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Lid of light green compost bin between blue recycling bin and two brown trash containers with small sign behind indicating what can go into compostables bin
W&M receives state award for environmental excellence

William & Mary has received a Governor’s Environmental Excellence Award for its waste reduction work, according to an announcement made March 29 at the 32nd Annual Environment Virginia Symposium at Virginia Military Institute in Lexington, Virginia.

A truck drives through a flooded intersection
Annual sea-level report cards add nuance to latest IPCC assessment

William & Mary’s Virginia Institute of Marine Science has issued its annual sea-level “report cards,” which provide U.S. coastal communities from Maine to Alaska with a localized projection of sea-level change to 2050.

Researchers in the Palmer Long-Term Ecological Research program conduct a net tow from the fantail of a research icebreaker
Antarctic research links warming to fish decline

A long-term study in the Southern Ocean reveals a clear correlation between warming waters, decreased sea ice, and reduced abundance of Antarctic silverfish.

Joseph Zhang, research professor in the Center for Coastal Resources Management at VIMS, examines a simulation of water motion on a computer
EPA selects VIMS model as bellwether for Bay health

The U.S. Environmental Protection Agency has chosen a computer model developed by researchers at William & Mary’s Virginia Institute of Marine Science as its next-generation tool for managing Chesapeake Bay restoration in an era of rapid climate change.

sheep graze in pasture
Discovery of ancient sheep DNA revises origin story for purported Viking colony

The Faroe Islands, an archipelago between Norway and Iceland, were once believed to have been settled by Viking explorers in the mid-9th century CE. Thanks to new analysis of ancient sheep DNA, the remote, North Atlantic islands are now shown to have been inhabited by British Isle shepherds centuries before the Vikings arrived.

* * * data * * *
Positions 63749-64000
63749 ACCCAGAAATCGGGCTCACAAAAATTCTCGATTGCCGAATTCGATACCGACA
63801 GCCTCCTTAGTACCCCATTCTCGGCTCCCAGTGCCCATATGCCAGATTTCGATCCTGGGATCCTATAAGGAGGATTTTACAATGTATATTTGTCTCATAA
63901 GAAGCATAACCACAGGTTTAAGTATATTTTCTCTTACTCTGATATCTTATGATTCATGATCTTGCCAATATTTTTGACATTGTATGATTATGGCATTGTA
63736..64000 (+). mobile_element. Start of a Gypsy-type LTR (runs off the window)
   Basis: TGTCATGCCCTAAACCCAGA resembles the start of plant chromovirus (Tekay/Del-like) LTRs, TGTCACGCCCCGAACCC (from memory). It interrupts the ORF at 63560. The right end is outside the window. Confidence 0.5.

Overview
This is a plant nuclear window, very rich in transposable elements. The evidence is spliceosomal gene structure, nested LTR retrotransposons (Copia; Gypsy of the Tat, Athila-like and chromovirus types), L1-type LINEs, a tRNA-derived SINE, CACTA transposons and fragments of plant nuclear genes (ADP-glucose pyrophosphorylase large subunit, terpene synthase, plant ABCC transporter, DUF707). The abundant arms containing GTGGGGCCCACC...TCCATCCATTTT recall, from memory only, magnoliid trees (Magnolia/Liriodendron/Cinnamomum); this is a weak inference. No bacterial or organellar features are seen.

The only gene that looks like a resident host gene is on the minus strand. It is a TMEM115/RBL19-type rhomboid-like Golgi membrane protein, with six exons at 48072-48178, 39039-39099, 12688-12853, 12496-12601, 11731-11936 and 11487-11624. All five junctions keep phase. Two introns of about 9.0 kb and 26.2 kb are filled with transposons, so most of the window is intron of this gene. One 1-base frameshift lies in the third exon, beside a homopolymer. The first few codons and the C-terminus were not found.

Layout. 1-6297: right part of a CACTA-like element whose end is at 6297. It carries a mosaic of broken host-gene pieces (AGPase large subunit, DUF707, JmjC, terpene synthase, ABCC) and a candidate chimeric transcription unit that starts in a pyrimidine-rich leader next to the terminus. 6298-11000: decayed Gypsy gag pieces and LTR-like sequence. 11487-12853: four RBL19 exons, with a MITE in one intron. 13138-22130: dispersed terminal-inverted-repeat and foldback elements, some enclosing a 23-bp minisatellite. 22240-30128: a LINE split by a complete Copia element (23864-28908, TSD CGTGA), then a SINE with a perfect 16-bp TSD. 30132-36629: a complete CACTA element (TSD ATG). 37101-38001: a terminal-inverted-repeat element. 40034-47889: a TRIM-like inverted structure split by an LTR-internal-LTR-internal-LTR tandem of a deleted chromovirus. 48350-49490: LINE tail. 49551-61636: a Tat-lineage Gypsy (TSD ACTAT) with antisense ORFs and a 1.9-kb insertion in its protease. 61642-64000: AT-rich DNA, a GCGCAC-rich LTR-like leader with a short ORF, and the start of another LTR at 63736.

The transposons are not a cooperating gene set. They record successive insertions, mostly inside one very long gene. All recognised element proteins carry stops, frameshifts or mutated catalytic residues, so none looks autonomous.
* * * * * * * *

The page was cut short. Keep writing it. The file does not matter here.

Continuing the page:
Map display from new online tool's dashboard
New online tool helps better serve environmental justice

The Elizabeth River Project (ERP) has teamed with researchers from the Virginia Institute of Marine Science and William & Mary to build an online mapping tool that can help the non-profit and other community partners better incorporate environmental justice issues into planning and restoration efforts.

truck in flooded street
U.S. sea-level report cards: 2020 again trends toward acceleration

The annual update of their sea level “report cards” by researchers at William & Mary’s Virginia Institute of Marine Science adds further evidence of an accelerating rate of sea-level rise at nearly all tidal stations along the U.S. coastline.

Center for Conservation Biology’s Libby Mojica cradles a golden eagle
In ‘Science:’ CCB’s bird-tracking data added to Arctic Animal Movement Archive

Bryan Watts, the director of William & Mary’s Center for Conservation Biology, and Fletcher Smith, a research associate at the CCB, are part of an effort to share animal-tracking data to get a handle on what is ahead for the diverse animal populations of the changing Arctic and near-Arctic habitats.

red-cockaded woodpecker
Once in imminent danger, rare woodpecker reaches milestone in its recovery

The Piney Grove Preserve has shifted from receiving red-cockaded woodpeckers from other populations to donating woodpeckers. The movement marks a milestone in the recovery of the species and is a testament to the valuable work of W&M’s Center for Conservation Biology.

Rendering of new Swem terrace
Swem announces plans for new patio

William & Mary Libraries is adding a new space with people who love the outdoors in mind. The Libraries announced it will begin constructing a patio outside of Swem in December.

Student reading on a bench on the Lake Matoaka pier
W&M's Parks Research Lab releases Campus Greenspace Map

For the past seven years, Dorothy Ibes has been using William & Mary’s outdoor space as a laboratory to understand the relationship between human health and human access to nature.